"I grew up with lots of woods to run around in," Jim Lavrakas said. "I built a log cabin when I was a kid. I had a brook called Salmon Brook."

Lavrakas got into photography through his father when Jim was 12. Babe Lavrakas had a darkroom in the basement of their home.

"He said, 'You should come downstairs and see what I'm doing in the darkroom. It's applied chemistry,'" Jim said of his father.

Babe showed Jim how to print photos.

"We put it (the print) in the developer, and I said, 'My God, this isn't chemistry. This is magic.' He got me hooked then and there."

Soon Jim started shooting and developing his own photos. As a freelancer at 14 Lavrakas sold photos of country life to the Lowell Sun newspaper.

"I'd bring in these bucolic scenes of horses and people working in the field. They loved it," he said.

Lavrakas' high school yearbook profile said "ambition: photojournalist," but it took him a few years to achieve that. After graduating from U-Mass in 1974, he moved to Alaska. He worked for a few years as a ski bum at Alyeska Resort in Girdwood. Later Lavrakas had a job as a gandy dancer with the Alaska Railroad, going out to remote sites to repair the railroad.

"It was a great way to see country you wouldn't normally get to see," he said.

In 1979, Lavrakas started to make his career in photography. After working at camera shops and freelancing, he landed a job at the Anchorage Times when photographer Alice Puster took the summer off. Six months later he moved to the Daily News.

Among the highlights at the Daily News was catching a shot when an Anchorage Police Department bomb squad officer had a firebomb blow up in his face. Lavrakas won a Pulitzer in 1989 as part of the team that won the public service award for the Daily News' People in Peril series.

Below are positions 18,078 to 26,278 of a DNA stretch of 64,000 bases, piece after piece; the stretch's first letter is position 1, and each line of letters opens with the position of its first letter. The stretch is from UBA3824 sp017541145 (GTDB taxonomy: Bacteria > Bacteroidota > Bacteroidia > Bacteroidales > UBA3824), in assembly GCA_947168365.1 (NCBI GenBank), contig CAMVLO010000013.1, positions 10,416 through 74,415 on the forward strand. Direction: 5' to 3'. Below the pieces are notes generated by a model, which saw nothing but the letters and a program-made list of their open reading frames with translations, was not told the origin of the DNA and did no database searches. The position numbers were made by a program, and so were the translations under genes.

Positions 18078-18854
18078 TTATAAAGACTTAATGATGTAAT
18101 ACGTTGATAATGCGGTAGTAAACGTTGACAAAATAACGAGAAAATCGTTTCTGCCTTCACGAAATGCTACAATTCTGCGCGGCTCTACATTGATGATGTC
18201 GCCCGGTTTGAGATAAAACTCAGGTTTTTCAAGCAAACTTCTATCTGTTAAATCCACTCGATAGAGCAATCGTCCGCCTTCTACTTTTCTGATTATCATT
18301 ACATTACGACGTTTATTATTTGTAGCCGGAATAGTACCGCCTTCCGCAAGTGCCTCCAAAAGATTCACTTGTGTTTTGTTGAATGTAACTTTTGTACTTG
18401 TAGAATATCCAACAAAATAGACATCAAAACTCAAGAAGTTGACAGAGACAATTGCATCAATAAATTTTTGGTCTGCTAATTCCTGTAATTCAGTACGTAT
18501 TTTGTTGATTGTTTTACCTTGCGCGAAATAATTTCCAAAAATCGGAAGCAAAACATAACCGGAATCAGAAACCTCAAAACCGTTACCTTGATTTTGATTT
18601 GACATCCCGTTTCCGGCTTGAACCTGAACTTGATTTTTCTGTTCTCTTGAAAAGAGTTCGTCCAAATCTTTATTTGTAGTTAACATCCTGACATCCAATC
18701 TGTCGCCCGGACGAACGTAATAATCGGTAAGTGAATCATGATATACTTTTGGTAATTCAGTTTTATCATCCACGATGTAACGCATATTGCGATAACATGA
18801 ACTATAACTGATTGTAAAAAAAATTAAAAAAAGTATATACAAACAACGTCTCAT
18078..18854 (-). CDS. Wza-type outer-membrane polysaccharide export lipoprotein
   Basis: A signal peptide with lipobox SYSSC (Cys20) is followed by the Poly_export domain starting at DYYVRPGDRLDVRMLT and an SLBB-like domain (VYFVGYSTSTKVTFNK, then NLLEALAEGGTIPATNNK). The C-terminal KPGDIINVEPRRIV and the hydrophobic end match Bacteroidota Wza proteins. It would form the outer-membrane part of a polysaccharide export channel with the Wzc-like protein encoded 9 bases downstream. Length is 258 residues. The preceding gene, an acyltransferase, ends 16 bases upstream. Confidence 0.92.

A real highlight came with what photographers call an original image — a shot no one has ever done. While shooting a story on northern pike, he took a photo of a pike with a live rainbow trout in its mouth.

"A biologist said, 'I've never seen that before,'" Lavrakas said. "I had something special."

Since boyhood Lavrakas has fished. While at the Daily News he did video blogs as the Fishing Dude. He started guiding on Ship Creek in Anchorage and got his six-pack license in 2008. In Ketchikan he worked with Alaska Fishing and Wilderness Dining.

Last year, Lavrakas bought a 27-foot Bayweld boat, the Skookum. He started Skookum Charters last summer, doing combination fishing trips.

Not that he's quit photography. Lavrakas takes people out on photo safaris with a little coaching thrown in. From July 22-24 he teaches a photography workshop at Across the Bay Tent and Breakfast. Lavrakas still does freelance work, too. His work can be seen at www.lavrakas.com.

After 32 years, he's finally where he wants to be.

"We're excited to be here, really happy," Lavrakas said. "Like I tell people, it's the best thing Ruth and I have ever done next to getting married."

Michael Armstrong can be reached at michael.armstrong@homernews.com.